Resistant Microbes and Precarious Lives: Aquaculture health practices and their social and material determinants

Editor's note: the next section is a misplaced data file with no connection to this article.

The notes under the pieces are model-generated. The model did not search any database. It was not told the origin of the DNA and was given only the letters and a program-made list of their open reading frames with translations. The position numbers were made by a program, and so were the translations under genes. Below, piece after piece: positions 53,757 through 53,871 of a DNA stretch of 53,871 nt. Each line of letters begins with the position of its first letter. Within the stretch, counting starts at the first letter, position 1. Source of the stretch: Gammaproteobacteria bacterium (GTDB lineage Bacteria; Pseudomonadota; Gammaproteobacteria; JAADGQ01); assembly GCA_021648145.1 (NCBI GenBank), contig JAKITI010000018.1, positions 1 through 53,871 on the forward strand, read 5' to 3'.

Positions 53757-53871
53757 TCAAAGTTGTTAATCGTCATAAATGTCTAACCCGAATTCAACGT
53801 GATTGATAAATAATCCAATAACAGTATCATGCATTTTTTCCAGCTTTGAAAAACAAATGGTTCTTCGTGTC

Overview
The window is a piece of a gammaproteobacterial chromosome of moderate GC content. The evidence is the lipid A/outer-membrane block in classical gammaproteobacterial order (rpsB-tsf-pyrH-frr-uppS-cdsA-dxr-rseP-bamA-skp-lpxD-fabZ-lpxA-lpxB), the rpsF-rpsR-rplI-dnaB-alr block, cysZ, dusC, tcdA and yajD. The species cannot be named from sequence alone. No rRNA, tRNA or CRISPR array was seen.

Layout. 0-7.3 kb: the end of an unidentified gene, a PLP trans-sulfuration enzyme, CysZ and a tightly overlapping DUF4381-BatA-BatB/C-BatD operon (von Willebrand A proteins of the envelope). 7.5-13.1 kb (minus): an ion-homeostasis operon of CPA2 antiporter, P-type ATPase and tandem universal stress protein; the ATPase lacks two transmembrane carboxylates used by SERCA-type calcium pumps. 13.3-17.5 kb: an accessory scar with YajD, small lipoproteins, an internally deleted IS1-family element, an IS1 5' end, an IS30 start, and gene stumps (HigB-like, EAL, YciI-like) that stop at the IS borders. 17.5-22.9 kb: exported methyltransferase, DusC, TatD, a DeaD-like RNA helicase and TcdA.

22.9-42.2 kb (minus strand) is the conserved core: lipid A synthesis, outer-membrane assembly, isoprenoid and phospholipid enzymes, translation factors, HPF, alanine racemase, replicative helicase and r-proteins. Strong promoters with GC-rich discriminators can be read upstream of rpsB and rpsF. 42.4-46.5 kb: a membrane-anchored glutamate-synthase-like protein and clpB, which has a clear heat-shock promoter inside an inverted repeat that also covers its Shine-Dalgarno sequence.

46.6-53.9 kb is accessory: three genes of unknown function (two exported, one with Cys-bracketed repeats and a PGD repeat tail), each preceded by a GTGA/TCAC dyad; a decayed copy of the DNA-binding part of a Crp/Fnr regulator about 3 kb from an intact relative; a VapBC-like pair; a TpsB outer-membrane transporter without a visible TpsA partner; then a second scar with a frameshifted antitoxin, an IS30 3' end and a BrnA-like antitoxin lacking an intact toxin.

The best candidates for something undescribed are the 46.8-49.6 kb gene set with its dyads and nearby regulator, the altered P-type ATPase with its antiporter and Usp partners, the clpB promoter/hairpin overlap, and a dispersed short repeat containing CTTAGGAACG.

I completed my PhD in Religious Studies from the University of Aberdeen examined the intersection of religion, development and climate in Ladakh, North-West India. I then acted as teaching fellow in anthropology at the University of Exeter, where I continued to research and publish material on the relationship between religious and ceremonial governance, and the development encounter in the Himalaya. I am currently a postdoctoral research assistant for the University of Exeter’s geography department on an ESRC-funded multidisciplinary collaboration examining the socioeconomic drivers for antimicrobial use in Bangladesh’s aquaculture industry. I bring previous experience of economic progress and development, sustainability and environment, and disaster response to the project, as well as exploring novel avenues and methodologies in medical anthropology.